Inspired by micro-scale motions of nature, a group of researchers has developed a new design for transporting colloidal particles, tiny cargo suspended in substances such as fluids or gels, more rapidly than is currently possible by diffusion.

Rate of elevated systolic blood pressure increases globally, along with associated deaths

Posted: 10 Jan 2017 09:06 AM PST

An analysis that included 8.7 million participants finds that the rate of elevated systolic blood pressure (SBP) increased substantially globally between 1990 and 2015, and that in 2015 an estimated 3.5 billion adults had systolic blood pressure of at least 110 to 115 mm Hg, and 874 million adults had SBP of 140 mm Hg or higher, according to a study.

Zeroing in on the true nature of fluids within nanocapillaries

Posted: 10 Jan 2017 09:06 AM PST

Shrinking the investigation of objects to the nanometer scale often reveals new properties of matter that have no equivalent for their bulk analysis. This phenomenon is motivating studies of nanomaterials which can reveal fascinating new phenomena. It inspired researchers to explore the extent of knowledge about fundamental properties of fluids, which demands reconsideration with the increasing use of fluids in the decreasing sizes of new devices, where their flow is confined into ever-smaller capillary tubes.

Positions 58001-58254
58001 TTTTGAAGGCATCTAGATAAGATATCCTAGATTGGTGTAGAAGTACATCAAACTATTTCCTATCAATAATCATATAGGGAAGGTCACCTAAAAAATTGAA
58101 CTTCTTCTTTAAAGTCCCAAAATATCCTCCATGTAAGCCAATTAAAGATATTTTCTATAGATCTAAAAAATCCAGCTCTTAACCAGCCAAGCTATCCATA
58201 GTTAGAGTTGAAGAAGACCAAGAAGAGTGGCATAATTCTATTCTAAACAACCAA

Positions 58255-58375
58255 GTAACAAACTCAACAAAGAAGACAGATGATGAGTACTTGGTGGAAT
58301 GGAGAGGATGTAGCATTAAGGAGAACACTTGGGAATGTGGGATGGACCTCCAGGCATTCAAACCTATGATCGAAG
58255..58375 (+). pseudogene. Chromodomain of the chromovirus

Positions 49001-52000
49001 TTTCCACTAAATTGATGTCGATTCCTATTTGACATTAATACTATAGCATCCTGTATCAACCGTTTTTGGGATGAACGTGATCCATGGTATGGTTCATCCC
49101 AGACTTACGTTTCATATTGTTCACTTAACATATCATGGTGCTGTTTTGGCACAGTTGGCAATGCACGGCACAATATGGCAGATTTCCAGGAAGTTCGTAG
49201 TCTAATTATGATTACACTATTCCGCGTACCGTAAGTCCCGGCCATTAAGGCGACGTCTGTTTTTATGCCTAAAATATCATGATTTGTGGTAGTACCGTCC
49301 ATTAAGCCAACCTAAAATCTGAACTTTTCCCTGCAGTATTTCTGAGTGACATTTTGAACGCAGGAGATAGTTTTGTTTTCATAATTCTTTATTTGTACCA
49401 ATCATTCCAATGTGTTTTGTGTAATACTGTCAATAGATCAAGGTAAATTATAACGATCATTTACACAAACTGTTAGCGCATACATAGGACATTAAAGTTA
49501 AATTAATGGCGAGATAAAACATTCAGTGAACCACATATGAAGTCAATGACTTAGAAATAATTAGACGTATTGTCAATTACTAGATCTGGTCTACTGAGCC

Cultural differences may leave their mark on DNA

Posted: 10 Jan 2017 09:06 AM PST

Signatures of ethnicity in the genome appear to reflect an ethnic group's shared culture and environment, rather than their common genetic ancestry, report scientists. Epigenetic signatures distinguishing Mexican and Puerto Rican children in this study cannot be explained by genetic ancestry alone, the researchers say.

Nothing fishy about better nutrition for moms and babies

Posted: 10 Jan 2017 09:06 AM PST

Researchers have found a way to provide mothers and young children in Cambodia with better nutrition through an unlikely source -- fish sauce.

Byzantine skeleton yields 800-year-old genomes from a fatal infection

Posted: 10 Jan 2017 09:06 AM PST

New insight has been gained into the everyday hazards of life in the late Byzantine Empire, sometime around the early 13th century, as well as the evolution of Staphylococcus saprophyticus, a common bacterial pathogen.

Hubble's front row seat when galaxies collide

Posted: 10 Jan 2017 09:06 AM PST